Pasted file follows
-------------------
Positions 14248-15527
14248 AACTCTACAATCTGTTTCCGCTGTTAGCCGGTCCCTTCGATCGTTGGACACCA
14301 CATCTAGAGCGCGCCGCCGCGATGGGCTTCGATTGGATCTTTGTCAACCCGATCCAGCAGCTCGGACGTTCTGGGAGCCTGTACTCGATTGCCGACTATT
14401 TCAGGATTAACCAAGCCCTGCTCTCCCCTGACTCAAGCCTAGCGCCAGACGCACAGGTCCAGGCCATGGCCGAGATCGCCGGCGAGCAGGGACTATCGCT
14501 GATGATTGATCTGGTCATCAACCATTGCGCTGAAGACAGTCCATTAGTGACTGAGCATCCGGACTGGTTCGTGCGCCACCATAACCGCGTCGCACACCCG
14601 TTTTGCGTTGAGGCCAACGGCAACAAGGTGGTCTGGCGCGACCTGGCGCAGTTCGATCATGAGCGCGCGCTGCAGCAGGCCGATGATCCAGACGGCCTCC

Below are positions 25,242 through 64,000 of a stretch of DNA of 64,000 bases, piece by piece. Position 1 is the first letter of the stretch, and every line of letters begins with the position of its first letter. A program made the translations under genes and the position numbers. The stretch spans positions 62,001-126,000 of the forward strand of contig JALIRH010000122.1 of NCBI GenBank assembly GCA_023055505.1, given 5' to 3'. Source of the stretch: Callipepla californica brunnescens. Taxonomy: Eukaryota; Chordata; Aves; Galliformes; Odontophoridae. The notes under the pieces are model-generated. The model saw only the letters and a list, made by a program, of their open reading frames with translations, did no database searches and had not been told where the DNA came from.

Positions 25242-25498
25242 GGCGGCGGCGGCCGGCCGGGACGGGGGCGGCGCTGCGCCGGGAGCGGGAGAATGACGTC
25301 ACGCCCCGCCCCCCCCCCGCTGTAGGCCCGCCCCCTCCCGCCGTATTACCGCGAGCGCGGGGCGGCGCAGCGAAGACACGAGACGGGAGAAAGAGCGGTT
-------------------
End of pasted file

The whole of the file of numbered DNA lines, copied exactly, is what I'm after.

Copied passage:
Positions 14248-15527
14248 AACTCTACAATCTGTTTCCGCTGTTAGCCGGTCCCTTCGATCGTTGGACACCA
14301 CATCTAGAGCGCGCCGCCGCGATGGGCTTCGATTGGATCTTTGTCAACCCGATCCAGCAGCTCGGACGTTCTGGGAGCCTGTACTCGATTGCCGACTATT
14401 TCAGGATTAACCAAGCCCTGCTCTCCCCTGACTCAAGCCTAGCGCCAGACGCACAGGTCCAGGCCATGGCCGAGATCGCCGGCGAGCAGGGACTATCGCT
14501 GATGATTGATCTGGTCATCAACCATTGCGCTGAAGACAGTCCATTAGTGACTGAGCATCCGGACTGGTTCGTGCGCCACCATAACCGCGTCGCACACCCG
14601 TTTTGCGTTGAGGCCAACGGCAACAAGGTGGTCTGGCGCGACCTGGCGCAGTTCGATCATGAGCGCGCGCTGCAGCAGGCCGATGATCCAGACGGCCTCC

Below are positions 25,242 through 64,000 of a stretch of DNA of 64,000 bases, piece by piece. Position 1 is the first letter of the stretch, and every line of letters begins with the position of its first letter. A program made the translations under genes and the position numbers. The stretch spans positions 62,001-126,000 of the forward strand of contig JALIRH010000122.1 of NCBI GenBank assembly GCA_023055505.1, given 5' to 3'. Source of the stretch: Callipepla californica brunnescens. Taxonomy: Eukaryota; Chordata; Aves; Galliformes; Odontophoridae. The notes under the pieces are model-generated. The model saw only the letters and a list, made by a program, of their open reading frames with translations, did no database searches and had not been told where the DNA came from.

Positions 25242-25498
25242 GGCGGCGGCGGCCGGCCGGGACGGGGGCGGCGCTGCGCCGGGAGCGGGAGAATGACGTC
25301 ACGCCCCGCCCCCCCCCCGCTGTAGGCCCGCCCCCTCCCGCCGTATTACCGCGAGCGCGGGGCGGCGCAGCGAAGACACGAGACGGGAGAAAGAGCGGTT